September FOMC Meeting Recap

The September FOMC meeting brought another rate increase. This is represented by a financial chart with stacks of coins.

The Fed has already raised interest rates four times in 2022, but rampant inflation continues to plague consumers and the business community. At the September FOMC meeting, the board redoubled their efforts, raising rates by an additional 0.75%.

In addition to another rate hike, FOMC members submitted new forecasts for the future of the economy and monetary policy. The board’s GDP projections were revised significantly downward from the prior quarter, which could indicate additional economic pressures on the horizon.

FOMC Members Raised Rates for a Fifth Time in 2022

The FOMC began their September meeting just a week after the Bureau of Labor Statistics reported that consumer prices rose at an annual rate of 8.3% in August. This is far above the Fed’s target of 2% annual inflation and poses a significant concern for the economy if not controlled.

The other side of the Fed’s dual mandate – employment – has remained strong despite previous rate hikes. In August, the unemployment rate inched higher to 3.7%, but this figure remains low by historical standards.

With inflation continuing to run rampant and the labor market still showing signs of strength, FOMC members voted to raise the Fed funds rate by 0.75%, bringing the new target rate to 3.00% – 3.25%. In addition to raising the Fed funds rate, the FOMC will put additional downward pressure on interest rates by continuing to reduce the size of the Fed balance sheet through a process called quantitative tightening.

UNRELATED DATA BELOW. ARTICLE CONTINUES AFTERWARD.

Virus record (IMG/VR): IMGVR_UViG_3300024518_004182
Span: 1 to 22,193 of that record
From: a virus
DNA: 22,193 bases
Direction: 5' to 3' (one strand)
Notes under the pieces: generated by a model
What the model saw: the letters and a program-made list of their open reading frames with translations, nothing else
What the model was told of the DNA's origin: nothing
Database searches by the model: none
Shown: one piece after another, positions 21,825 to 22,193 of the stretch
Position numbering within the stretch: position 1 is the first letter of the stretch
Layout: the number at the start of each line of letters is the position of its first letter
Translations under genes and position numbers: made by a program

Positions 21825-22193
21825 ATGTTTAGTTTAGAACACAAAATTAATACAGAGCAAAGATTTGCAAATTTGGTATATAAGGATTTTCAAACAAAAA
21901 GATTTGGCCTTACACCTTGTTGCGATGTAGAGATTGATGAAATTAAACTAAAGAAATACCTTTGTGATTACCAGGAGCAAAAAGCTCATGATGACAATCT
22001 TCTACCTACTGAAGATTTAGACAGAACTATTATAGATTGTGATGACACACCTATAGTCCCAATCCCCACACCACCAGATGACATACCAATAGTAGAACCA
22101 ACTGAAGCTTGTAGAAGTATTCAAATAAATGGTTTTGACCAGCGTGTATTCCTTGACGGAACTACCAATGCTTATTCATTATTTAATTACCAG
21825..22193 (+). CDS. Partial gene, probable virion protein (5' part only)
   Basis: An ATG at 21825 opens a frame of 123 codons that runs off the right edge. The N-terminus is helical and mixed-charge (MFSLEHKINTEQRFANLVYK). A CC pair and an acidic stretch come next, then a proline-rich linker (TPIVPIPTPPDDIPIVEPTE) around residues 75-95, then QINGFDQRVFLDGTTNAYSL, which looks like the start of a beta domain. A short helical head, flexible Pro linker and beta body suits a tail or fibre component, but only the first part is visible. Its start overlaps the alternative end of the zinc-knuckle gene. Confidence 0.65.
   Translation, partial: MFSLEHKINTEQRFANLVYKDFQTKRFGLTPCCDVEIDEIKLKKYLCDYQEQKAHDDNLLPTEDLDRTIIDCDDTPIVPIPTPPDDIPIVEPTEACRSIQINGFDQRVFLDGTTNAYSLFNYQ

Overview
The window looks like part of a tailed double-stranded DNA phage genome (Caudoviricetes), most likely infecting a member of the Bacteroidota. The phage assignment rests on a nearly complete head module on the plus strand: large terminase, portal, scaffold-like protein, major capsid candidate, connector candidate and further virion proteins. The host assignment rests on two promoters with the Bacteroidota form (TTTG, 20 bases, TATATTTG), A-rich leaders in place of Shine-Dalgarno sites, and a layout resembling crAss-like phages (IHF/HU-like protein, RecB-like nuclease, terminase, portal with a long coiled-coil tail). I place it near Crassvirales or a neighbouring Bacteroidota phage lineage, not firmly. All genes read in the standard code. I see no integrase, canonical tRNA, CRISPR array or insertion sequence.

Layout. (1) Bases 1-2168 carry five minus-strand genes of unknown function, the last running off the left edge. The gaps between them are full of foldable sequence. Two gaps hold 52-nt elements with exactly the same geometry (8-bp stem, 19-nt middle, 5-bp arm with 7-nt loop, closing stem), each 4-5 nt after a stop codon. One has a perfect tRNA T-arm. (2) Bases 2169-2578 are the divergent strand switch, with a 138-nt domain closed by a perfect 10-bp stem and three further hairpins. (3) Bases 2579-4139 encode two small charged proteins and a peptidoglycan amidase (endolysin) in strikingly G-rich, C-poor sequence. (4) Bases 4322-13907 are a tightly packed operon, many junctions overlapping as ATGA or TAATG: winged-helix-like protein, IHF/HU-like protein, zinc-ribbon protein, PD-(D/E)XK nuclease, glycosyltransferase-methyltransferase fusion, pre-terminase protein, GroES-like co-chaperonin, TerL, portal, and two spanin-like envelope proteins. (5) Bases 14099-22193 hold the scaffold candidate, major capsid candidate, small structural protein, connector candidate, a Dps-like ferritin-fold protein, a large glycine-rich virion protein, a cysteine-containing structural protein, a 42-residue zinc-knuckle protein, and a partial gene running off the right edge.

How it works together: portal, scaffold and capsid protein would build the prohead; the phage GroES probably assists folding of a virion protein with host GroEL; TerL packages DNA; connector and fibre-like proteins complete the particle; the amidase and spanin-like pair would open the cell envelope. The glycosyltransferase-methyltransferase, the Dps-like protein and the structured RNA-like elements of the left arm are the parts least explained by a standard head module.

FOMC Members Project Slower Economic Growth and Higher Rates Ahead

At September’s meeting, FOMC members updated their projections for the economic and monetary policy outlook. These forecasts are released four times per year, and the last projections were in June.

GDP Growth Projections Revised Down

In June, FOMC members forecasted a 1.7% increase in real GDP by year end. This was revised down significantly in the latest projections. Now, FOMC members predict just a 0.2% increase in real GDP in 2022.

Economic growth in the coming years was also downgraded. In the most recent forecasts, real GDP growth estimates fell from 1.7% to 1.2% for 2023 and from 1.9% to 1.7% for 2024. For the long-run, FOMC members kept their prediction of an average 1.8% annual growth.

Unemployment Expected to Rise Substantially

FOMC members anticipate a slight increase in unemployment through the end of the year. The projected unemployment rate was increased from 3.7% to 3.8% in the board’s latest projections. However, a much larger increase in the unemployment rate is expected next year. FOMC member’s predictions for unemployment in 2023 increased from 3.9% to 4.4%. The board expects that figure to hold steady in 2024 before normalizing at 4.0%, long-term.

Prices Expected to Continue Rising in the Short-term

Adding to the subdued outlook of slower economic growth and higher unemployment, FOMC members also increased their projections for inflation. The anticipated increase in core PCE inflation was increased from 4.3% to 4.5% for 2022. Inflation is also expected to rise next year with the estimate increasing from 2.7% to 3.1%. In 2024 and the long-run, inflation estimates held steady at 2.3% and 2.0%, respectively.

Further Rate Hikes Expected

Along with higher inflation predictions, the FOMC anticipates the need for further rate hikes later this year. The Fed funds rate is expected to reach 4.4% by year end, a significant increase from the previous forecast of 3.4%. Interest rate increases are expected to continue next year with the anticipated Fed funds rate rising from the initial prediction of 3.8% to 4.6% for 2023. In 2024, interest rates are expected to decline, with the anticipated Fed funds rate being 3.9% for that year. Over the long-term, the Fed funds rate is expected to normalize at 2.5%.

Overall, FOMC members anticipate slower economic growth, higher inflation, a weaker labor market, and higher interest rates in the coming months and years. While these forecasts can be disheartening, businesses that stay attuned to changes in the economy and monetary policy can tailor their decisions to lessen the impacts and take advantage of opportunities that arise from the changing economic landscape.

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